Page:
Tuesday, June 20, 2006


My interest in life is nutrition, the good, the bad, even the ethereal - the things that nurture us that aren't food-related. Today1 I'm thinking mostly about the bad. In my little part of the US, obesity is often the face of bad nutrition, or malnutrition. But I realize in other parts of the US and the world, starvation is the face of malnutrition.

I've studied some of the repercussions of food restriction - on a micro scale, inside the body. It wasn't until I read Sharman Apt Russell's Hunger: An Unnatural History that I became aware of starvation's effect on a macro scale. Her chapter on how hunger shapes cultures is absorbing, at least it absorbed me.

About anthropologist Colin Turnbull's 1965 visit with the Ik, a group of Africans "who were living and starving near the northern border of Uganda and Kenya", she writes:
"Literally, it was every man - and every woman and child - for himself. Husbands did not share with wives, nor wives with husbands, nor parents with children, nor children with parents. Cooperation became maladaptive. Only the strong, the selfish, and the predatory survived."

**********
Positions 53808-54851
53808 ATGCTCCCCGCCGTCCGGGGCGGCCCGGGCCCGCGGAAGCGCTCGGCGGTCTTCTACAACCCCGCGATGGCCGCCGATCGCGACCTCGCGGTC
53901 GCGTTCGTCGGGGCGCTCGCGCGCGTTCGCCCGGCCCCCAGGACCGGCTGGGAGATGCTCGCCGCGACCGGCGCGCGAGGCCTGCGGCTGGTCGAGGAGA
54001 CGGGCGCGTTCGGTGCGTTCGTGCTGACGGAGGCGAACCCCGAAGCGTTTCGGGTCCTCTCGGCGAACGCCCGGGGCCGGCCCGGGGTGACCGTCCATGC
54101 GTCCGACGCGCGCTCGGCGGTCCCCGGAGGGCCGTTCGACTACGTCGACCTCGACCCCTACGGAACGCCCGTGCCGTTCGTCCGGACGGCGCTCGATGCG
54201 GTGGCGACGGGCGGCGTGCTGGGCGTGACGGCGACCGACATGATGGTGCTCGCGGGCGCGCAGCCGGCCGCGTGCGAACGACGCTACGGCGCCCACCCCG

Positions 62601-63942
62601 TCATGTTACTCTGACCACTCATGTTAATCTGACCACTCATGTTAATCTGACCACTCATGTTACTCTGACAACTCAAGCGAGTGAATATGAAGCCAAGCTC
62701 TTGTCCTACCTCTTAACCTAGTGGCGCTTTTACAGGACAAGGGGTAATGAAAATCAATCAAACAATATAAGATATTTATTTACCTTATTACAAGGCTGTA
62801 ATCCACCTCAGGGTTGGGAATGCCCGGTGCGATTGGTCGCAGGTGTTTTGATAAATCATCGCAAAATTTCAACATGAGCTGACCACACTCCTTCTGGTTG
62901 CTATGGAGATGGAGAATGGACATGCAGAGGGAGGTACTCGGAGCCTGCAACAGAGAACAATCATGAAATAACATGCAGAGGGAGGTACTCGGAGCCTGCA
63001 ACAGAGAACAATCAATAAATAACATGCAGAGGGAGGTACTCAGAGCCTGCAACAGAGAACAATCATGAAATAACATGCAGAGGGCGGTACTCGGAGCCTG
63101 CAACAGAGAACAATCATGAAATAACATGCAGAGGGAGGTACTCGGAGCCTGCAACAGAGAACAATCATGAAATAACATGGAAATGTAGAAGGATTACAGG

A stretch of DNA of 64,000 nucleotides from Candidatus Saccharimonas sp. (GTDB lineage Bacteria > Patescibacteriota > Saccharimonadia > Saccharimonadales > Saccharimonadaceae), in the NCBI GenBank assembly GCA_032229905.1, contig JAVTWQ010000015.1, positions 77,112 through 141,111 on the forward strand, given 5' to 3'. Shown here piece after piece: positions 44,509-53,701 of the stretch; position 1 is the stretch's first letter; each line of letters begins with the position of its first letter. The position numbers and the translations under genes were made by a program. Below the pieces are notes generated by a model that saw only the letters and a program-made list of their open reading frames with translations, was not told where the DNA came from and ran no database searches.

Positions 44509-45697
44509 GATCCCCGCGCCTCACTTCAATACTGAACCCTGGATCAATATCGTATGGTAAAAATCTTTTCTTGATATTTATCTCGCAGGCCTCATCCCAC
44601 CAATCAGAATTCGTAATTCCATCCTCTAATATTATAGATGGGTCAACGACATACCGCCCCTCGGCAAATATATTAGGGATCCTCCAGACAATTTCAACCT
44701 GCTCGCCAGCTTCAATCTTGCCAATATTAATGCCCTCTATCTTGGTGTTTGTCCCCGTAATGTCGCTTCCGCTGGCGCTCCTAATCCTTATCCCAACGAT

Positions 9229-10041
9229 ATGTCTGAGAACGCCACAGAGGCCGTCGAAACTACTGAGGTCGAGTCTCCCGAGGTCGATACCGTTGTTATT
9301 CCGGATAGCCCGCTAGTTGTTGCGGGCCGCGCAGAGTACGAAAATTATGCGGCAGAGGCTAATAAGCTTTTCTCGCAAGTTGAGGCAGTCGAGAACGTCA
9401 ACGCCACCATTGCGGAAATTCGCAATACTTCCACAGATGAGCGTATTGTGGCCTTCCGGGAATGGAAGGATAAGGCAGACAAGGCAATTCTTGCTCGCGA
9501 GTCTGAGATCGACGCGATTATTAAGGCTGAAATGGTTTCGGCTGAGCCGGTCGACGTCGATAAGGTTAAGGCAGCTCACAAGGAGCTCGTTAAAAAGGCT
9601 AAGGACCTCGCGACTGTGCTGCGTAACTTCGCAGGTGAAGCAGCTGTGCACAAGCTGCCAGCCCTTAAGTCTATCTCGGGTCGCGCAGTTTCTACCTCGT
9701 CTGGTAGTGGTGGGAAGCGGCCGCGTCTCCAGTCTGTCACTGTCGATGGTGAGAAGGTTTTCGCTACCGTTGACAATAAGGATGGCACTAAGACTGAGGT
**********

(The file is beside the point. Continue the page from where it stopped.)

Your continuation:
Russell's discussion of Mao's China in the early 1960s, its association with "the biggest famine in recorded history" and the social changes adopted by the people to survive were hard to read.

The book doesn't just describe the anthropology of hunger. Besides involuntary or externally-caused hunger, Russell writes about voluntary fasting, what it does to the body, and how it's been used throughout history to make personal, spiritual and political statements. She also discusses the challenges to refeeding - economically, socially, and physically (and I thought the starvation part was bad).

It's a little book, a fast read, informative, and sometimes harrowing.

1 World Refugee Day 2006

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